Mercury(II) iodide is heated to convert it from its red low-temperature alpha form to its yellow high-temperature beta form.
solid state chemistry
When the beta form of mercury(II) iodide cools to below the transition temperature of 126°C, it returns to the red/orange alpha form.
When memory metal is bent, it deforms. When placed into hot water, the metal "remembers" its original shape.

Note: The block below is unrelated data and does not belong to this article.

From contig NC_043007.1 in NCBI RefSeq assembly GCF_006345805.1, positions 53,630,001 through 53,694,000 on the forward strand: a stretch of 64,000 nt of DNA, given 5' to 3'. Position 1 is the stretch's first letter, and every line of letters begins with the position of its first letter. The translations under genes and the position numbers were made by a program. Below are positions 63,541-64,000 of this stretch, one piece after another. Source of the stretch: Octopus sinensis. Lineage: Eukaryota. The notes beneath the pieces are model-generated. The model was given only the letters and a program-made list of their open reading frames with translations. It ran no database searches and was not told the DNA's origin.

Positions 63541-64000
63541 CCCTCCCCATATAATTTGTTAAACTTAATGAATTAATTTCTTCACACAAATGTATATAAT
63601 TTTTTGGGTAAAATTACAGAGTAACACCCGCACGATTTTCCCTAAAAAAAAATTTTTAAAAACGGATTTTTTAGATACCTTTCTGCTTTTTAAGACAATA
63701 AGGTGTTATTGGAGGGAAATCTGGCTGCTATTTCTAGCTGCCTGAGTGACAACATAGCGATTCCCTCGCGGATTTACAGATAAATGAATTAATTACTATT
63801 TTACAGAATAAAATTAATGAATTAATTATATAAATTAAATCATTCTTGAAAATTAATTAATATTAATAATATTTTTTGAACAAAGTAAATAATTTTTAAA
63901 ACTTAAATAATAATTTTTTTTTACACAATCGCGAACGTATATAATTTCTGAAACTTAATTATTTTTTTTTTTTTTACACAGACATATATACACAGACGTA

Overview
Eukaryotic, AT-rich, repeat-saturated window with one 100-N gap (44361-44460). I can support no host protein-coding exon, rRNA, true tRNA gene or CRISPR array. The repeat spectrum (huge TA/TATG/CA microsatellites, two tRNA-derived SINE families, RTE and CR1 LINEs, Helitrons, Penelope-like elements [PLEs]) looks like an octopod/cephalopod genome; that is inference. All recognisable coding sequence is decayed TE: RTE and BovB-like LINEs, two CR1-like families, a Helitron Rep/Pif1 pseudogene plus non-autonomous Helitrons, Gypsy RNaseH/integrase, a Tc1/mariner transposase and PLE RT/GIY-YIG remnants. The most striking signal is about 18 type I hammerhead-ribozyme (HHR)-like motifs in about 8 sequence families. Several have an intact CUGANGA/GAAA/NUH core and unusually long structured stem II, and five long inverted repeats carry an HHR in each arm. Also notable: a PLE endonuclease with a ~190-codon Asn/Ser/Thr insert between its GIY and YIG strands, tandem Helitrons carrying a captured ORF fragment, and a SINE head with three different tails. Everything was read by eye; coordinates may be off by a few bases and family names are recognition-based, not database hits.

An animation illustrates how peeling occurs between layers where bonding is weak in molybdenum disulfide.
A piece of glass is scratched with a diamond-tipped stylus, showing that diamond is harder than glass.
A piece of tape pressed against a sample of molybdenum sulfide will peel off layers of the sample. Additional tape can be used to cleave the peeled sample hundreds of times.